"But our indifference toward the sun and its climatic rage taxes our fragile presence.
How to best harness a fraction of the sun’s energy, now that fossil fuels are beginning to show signs of exhaustion,
is essential
to the structural and functional morphology of the proposed urban ribbon.
Its predisposition toward a clean and lean nature includes harvesting solar energy on the spot and paying attention to the logistics of contemporary consumers."


? [image: Birdseye view of the Lean Linear City design, modules]

"We have been de-coupling the urban from the logistical (transportation) and as long as we stay in hyper-consumption mode and persist in automobile supremacy, the conflict has no solution.
It is a simple fact of physics (transportation) and hyper-physics (the Urban Effect).
The Lean Linear City channels both the physical and the hyper-physical (civilization-culture) presence in self-contained complexes and intense urban ribbons capable of lining the continent in the leanest possible mode."

The third and last report of this series about the Lean Linear City will be posted on 6/4/2010.


May 31. 2010

? [image: The Lean Linear City. designed by Paolo Soleri, 3D rendering by Young Soo Kim.
A postcard of this image is now available at the Cosanti and Arcosanti Visitors Centers].

Previous reports on the LEAN LINEAR CITY can be viewed on 4/20/05, 2/6 – 2/8/06, 8/5 – 8/14/09, 11/27 – 12/14/09. This updated and recently completed series of new 3D images will be in this weeks reports, 5/31 – 6/4/10.


? [image: The Lean Linear City proposal, as shown at the Beijing Center of the Arts exhibition during the exhibition 3 DIMENSIONAL CITY – FUTURE CHINA, Nov. 2009 – Feb. 2010]

The text throughout these three reports consists of excerpts from "QUADERNO 9, SOLARE: LEAN LINEAR CITY", written by Paolo Soleri, 2005.

"SOLARE proposes a continuous urban ribbon, designed to intercept wind patterns of the region. It will also be sensitized to the sun’s radiation, both photovoltaic and greenhouse. Thus, energy-wise it is best suited for breezy and sunny regions."


? [image: The Lean Linear City proposal, seen here as an extension from an existing city]

"Briefly stated, its main characteristics are:

A series of continuous sub-ribbons extend as the Lean Linear City develops with time:

[A] Two main parallel structures of thirty or more stories extending several kilometers to hundreds of kilometers.
[B] A climate-controlled volume constituting the inner park defined by the two structures delineated above, featuring greenhouse in winter and parasol in summer.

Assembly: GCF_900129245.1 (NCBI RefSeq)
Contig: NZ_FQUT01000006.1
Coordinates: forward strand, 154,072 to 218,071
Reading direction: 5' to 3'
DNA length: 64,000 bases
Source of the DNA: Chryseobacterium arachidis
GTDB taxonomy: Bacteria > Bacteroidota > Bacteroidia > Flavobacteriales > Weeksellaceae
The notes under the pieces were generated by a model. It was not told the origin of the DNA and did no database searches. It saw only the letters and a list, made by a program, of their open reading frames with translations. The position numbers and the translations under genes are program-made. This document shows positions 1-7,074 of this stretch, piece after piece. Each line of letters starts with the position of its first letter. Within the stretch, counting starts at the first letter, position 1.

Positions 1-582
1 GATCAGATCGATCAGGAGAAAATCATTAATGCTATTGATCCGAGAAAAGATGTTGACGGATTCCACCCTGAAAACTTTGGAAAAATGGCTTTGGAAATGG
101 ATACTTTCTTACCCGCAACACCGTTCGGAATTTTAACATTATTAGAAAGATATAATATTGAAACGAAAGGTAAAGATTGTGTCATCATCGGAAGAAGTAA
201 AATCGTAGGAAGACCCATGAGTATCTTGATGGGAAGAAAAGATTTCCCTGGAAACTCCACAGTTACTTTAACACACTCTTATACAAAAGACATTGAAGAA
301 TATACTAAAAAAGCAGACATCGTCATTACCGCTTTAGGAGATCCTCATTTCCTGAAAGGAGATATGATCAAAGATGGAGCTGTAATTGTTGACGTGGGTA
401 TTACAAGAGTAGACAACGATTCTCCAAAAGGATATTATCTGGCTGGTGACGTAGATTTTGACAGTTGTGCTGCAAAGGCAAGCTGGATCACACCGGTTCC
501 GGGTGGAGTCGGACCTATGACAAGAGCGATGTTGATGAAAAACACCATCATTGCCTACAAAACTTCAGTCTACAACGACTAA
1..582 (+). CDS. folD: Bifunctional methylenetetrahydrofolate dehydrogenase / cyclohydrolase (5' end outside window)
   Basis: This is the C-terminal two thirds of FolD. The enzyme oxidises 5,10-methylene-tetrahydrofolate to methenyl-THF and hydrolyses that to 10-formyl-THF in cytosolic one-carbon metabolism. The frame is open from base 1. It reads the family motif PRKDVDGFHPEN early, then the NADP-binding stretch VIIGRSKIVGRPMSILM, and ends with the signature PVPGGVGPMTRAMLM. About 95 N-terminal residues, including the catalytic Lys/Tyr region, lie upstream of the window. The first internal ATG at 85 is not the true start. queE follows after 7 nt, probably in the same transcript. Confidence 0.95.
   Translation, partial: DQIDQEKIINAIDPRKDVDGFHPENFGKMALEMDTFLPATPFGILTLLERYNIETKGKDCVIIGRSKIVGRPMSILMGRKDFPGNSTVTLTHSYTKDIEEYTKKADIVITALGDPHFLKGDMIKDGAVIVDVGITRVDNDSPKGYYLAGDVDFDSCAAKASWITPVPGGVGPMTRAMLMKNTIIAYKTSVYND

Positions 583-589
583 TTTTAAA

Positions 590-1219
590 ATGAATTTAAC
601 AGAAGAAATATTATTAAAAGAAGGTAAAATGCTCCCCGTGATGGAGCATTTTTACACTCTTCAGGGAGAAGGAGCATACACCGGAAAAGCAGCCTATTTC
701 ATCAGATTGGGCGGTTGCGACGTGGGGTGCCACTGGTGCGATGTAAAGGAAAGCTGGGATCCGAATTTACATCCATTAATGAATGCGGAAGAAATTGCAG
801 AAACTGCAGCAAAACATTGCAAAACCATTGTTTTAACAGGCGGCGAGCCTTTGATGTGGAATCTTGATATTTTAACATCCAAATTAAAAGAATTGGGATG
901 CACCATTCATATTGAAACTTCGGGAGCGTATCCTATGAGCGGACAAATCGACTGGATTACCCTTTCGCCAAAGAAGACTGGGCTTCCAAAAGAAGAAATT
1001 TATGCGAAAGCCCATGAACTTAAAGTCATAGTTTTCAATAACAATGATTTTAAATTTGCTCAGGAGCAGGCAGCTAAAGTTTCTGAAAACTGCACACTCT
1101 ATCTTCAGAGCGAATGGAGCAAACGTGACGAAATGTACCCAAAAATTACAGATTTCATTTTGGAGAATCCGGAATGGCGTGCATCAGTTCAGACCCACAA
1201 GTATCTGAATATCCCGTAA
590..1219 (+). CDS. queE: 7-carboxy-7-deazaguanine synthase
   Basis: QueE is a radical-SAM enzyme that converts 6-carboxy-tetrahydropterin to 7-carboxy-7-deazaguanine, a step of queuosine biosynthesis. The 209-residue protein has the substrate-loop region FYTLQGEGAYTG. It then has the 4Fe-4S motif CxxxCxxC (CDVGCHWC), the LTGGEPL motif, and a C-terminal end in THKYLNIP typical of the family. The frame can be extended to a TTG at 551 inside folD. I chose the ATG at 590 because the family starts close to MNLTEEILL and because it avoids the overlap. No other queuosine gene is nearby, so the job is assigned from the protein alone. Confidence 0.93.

[C] Two wind generator continua
[D] Two photovoltaic continua
[E] One greenhouse apron continuum
[F] One orchard apron continuum
[G] Several logistical bands for local, regional, and continental trains (rail and maglev)
[H] Moving walkways, shuttles, and “fast down and out” slides at appropriate locations
[I] One water “stream” for the needs of residents and travelers and for recreation.
[J] Two delivery and pick up networks
[K] Two liquid and solid waste networks."


? [image: View of the Lean Linear City proposal with the two linear ribbons connected to a major node]

"Following nature’s example, the design and display of the lean urban ribbon connects existing large and small habitats and helps salvage the land from diaspora while in a sustainable fashion reducing waste, pollution, and social and cultural impoverishment.
At the lower ends of the greenhouse aprons the short skirt of suburbia develops. The ballerina, the orchestra, and the spectators know the skirt must be a tutu; the shorter it is, the better it allows nature’s grace into its brief proximity.
Rigorously contained suburban spread could develop on a fascia no wider than one kilometer, so as to accommodate travel by public transportation, bicycle, and foot. The private automobile would be rigorously confined to auxiliary functions (outings, research, etc.)."


? [image: In the foreground we see NUDGING SPACE Arcology with the Lean Linear City in the background]

"One thing we should label correctly is time pollution, i.e., the daily waste of time due to moving things and people from here to there.
The time wasted commuting, for instance, is one of the main time pollutions of affluence and hyper-consumption. Motion implies energy spent, thus commuting is a double slam of time pollution and energy waste, and also threatens the physical and biological well-being of moving organisms.
It offers a less than rosy picture of Homo sapiens as “controller of its own destiny.”

This report continues on 6/2/10.